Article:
Kerith Manderson-Galvin is one of those performers who is fascinating to watch – as are the plays she has created and written.
Over the last few years, Kerith has been a regular player on the independent stages of Melbourne. Recent works have included Being Dead (Don Quixote) – which she performed in for Midsumma 2015 – and don’t bring Lulu (Union House Theatre, 2014). She was also seen on stage last year in Nicola Gunn’s fantastic production of Green Screen as part of the MTC NEON Festival. And don’t even get me started on all the shows she’s done with MKA Theatre! And speaking of MKA, as part of this year’s Midwinta Festival, Kerith, along with MKA, has run a number of panels and recently had a development season of her new show 186,000.
When asked about the concept of 186,000, Kerith explains that it stemmed from her wanting to talk about lesbian and queer women’s sexuality, identity and the erasure of their experiences on stage. ‘I got together a group of women who are all bisexual and lesbian and queer women who are all under 25 and we’re just trying to make something that is interesting and fun and ours but not in a naff way. It’s a challenge for me (although I hate the word challenge) to work out a way to tell our stories without it being bland – there is something important in our stories being told. Hopefully it will come into something that is vibrant and urgent as opposed to this kind of wishy-washy nice thing.’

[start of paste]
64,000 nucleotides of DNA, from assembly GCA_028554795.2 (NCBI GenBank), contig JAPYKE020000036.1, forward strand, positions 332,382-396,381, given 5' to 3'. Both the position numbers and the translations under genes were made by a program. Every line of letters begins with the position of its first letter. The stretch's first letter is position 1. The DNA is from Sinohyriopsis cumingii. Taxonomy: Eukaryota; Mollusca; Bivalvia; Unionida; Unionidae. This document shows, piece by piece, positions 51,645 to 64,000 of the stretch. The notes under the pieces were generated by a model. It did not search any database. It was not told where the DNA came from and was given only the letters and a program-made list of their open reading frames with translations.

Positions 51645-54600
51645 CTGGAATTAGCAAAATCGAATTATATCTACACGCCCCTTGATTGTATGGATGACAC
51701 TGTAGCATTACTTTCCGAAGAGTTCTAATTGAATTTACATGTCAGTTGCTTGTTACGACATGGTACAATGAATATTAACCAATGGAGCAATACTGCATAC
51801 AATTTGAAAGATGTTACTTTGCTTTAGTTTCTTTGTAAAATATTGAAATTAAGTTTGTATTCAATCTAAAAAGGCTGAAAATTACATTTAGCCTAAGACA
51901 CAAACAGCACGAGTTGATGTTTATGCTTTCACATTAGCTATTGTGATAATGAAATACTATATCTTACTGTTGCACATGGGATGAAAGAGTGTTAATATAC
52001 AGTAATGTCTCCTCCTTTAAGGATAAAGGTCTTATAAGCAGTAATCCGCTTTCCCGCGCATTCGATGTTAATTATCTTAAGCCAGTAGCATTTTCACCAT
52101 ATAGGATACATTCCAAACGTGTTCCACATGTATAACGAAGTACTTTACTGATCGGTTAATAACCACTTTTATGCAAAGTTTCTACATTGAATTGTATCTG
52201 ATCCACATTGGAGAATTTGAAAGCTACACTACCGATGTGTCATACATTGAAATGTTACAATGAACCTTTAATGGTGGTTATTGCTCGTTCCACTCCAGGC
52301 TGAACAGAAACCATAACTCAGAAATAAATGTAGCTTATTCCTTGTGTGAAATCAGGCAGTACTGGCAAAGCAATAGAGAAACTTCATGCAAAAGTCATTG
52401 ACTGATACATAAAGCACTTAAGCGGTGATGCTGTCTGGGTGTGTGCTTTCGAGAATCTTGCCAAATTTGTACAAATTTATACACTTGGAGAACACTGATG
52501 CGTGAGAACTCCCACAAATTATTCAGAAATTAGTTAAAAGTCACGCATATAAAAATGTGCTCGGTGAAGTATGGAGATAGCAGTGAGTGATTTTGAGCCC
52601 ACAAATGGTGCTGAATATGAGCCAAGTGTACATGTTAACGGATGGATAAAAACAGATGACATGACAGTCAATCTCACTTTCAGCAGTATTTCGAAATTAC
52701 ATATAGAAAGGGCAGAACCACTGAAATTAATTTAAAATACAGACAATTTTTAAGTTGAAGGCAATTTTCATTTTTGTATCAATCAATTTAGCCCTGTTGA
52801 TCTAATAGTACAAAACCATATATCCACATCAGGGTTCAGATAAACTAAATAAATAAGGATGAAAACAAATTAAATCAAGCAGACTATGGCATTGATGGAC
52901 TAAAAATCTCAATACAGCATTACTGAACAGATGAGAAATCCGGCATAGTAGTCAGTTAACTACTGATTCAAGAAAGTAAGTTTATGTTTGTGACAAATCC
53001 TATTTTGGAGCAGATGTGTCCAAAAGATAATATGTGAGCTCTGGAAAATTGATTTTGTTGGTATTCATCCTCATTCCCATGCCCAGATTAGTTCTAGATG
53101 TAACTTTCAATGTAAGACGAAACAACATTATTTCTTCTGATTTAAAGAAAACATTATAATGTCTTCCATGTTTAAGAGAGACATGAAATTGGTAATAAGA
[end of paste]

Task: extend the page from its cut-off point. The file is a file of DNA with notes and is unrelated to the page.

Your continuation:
This is a topic that Kerith holds very dear to her heart and the passion with which she speaks about it resonates. ‘It’s obviously something that plays on my mind when I go to theatre or read a book or watch television and I don’t see myself or feel like I’m being spoken to, and I think that it’s mostly because maybe it’s easier not to deal with it. It’s easier not to deal with women’s sexuality full stop. It’s just too confusing and confronting for the world, so we don’t show it or we show it badly, except in some situations (like Orange Is the New Black which has done an excellent job). I felt angry about it and now I just feel sad, and I don’t really want to carry that around anymore, so of course I should try and do something about that. It’s been so lovely being around other queer women and being able to talk about our lives and what we think about sex and relationships and partners in a way that is not necessarily otherwise possible.’
In the lead up to the showing, Kerith ran two panels – “The Lesbian Avenger” Talking about Visibility: the Arts and Beyond and “Queer as Verb”: What is Queer Performance? How and Why Do We Do It? For Kerith these panels were invaluable, especially when it came to focusing her ideas from a vast and broad topic into something more specific. As she points out, ‘I’m in no way trying to represent a community or even a sexual identity but I still want to reach out to them.’
For Kerith, this development process is more than about just creating theatre. ‘It’s about my day to day, minute to minute, experience of invisibility and about living this life where I constantly assess whether I should out myself, or if I can, or if I want to. It comes from seeing my existence as a (sometimes unwilling) political act. This is also why festivals like Midsumma and Midwinta are important because it’s actually a very big and very brave thing to say, “I have a show in Midwinta” because you are essentially coming out when you say that and that’s a bold thing.’
Within this showing, Kerith adds that ‘the women involved all come from different artistic and personal backgrounds, so an audience should look forward to seeing something quite special that comes from that. We have a butoh performer, a dancer, a musician and so on, so we’re using that to create our own “text”.’